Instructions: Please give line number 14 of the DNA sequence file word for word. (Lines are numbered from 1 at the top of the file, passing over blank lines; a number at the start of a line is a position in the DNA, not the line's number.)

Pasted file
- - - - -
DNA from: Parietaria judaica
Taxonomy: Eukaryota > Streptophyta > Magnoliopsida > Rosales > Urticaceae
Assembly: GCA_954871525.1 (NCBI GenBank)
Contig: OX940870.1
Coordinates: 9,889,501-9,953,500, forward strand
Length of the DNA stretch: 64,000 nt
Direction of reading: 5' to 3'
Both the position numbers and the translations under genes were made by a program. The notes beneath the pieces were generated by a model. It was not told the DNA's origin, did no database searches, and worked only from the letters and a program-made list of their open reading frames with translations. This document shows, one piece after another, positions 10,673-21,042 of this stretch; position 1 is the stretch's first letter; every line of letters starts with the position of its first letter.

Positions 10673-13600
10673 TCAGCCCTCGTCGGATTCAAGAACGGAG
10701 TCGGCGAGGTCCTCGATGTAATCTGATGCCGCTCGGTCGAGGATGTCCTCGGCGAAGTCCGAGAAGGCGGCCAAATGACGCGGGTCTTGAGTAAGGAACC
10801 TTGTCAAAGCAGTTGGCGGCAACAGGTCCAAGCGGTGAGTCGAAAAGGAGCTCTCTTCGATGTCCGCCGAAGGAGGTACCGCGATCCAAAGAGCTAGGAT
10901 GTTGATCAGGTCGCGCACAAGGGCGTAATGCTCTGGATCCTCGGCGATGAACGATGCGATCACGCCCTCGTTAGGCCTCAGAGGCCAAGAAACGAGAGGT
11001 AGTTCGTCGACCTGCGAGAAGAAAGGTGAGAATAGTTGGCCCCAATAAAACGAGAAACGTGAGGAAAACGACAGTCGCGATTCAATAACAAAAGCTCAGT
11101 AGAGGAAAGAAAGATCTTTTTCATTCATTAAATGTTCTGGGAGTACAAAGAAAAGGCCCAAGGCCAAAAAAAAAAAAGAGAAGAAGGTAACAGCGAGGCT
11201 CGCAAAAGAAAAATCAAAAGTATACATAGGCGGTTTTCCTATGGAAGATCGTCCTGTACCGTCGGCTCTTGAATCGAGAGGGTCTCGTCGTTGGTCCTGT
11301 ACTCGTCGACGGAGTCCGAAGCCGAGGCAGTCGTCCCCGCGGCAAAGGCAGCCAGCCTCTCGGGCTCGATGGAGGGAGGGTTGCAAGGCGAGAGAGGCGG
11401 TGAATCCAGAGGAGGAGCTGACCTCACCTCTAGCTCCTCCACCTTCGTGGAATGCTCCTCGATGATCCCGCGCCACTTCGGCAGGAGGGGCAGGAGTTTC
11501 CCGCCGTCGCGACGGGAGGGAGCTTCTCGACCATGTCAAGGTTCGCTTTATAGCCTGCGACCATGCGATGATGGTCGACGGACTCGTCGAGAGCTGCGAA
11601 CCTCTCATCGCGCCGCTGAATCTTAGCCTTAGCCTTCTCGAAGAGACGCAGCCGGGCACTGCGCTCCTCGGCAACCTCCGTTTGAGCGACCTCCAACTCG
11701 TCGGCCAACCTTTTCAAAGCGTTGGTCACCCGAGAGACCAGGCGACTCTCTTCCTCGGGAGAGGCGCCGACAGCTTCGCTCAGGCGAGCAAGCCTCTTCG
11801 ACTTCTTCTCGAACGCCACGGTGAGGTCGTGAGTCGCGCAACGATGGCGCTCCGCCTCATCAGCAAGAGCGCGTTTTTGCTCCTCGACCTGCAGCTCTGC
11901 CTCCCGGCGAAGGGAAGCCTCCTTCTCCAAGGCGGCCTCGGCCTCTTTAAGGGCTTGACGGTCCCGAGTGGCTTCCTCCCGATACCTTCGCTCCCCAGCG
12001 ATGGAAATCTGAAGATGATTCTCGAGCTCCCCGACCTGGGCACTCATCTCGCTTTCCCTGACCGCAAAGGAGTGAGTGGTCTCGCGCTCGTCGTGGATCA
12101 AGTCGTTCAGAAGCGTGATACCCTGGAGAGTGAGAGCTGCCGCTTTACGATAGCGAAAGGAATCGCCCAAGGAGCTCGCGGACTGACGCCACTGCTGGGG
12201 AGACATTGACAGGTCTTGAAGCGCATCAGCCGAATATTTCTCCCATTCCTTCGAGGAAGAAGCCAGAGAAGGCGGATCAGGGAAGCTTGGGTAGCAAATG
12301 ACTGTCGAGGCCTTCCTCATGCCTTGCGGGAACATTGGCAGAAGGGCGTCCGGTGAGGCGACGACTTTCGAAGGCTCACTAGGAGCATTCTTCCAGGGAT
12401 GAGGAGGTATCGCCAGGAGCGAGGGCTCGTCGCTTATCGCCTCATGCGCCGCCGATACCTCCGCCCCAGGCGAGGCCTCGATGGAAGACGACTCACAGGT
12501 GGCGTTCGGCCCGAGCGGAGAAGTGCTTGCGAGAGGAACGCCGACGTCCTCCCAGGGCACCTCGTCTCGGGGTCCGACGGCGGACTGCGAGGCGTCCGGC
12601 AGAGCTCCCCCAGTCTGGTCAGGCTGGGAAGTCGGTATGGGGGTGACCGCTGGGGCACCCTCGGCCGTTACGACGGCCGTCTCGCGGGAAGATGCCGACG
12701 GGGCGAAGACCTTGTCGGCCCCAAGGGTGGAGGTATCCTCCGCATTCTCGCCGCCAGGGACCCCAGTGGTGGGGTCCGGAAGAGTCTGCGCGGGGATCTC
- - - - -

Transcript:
11001 AGTTCGTCGACCTGCGAGAAGAAAGGTGAGAATAGTTGGCCCCAATAAAACGAGAAACGTGAGGAAAACGACAGTCGCGATTCAATAACAAAAGCTCAGT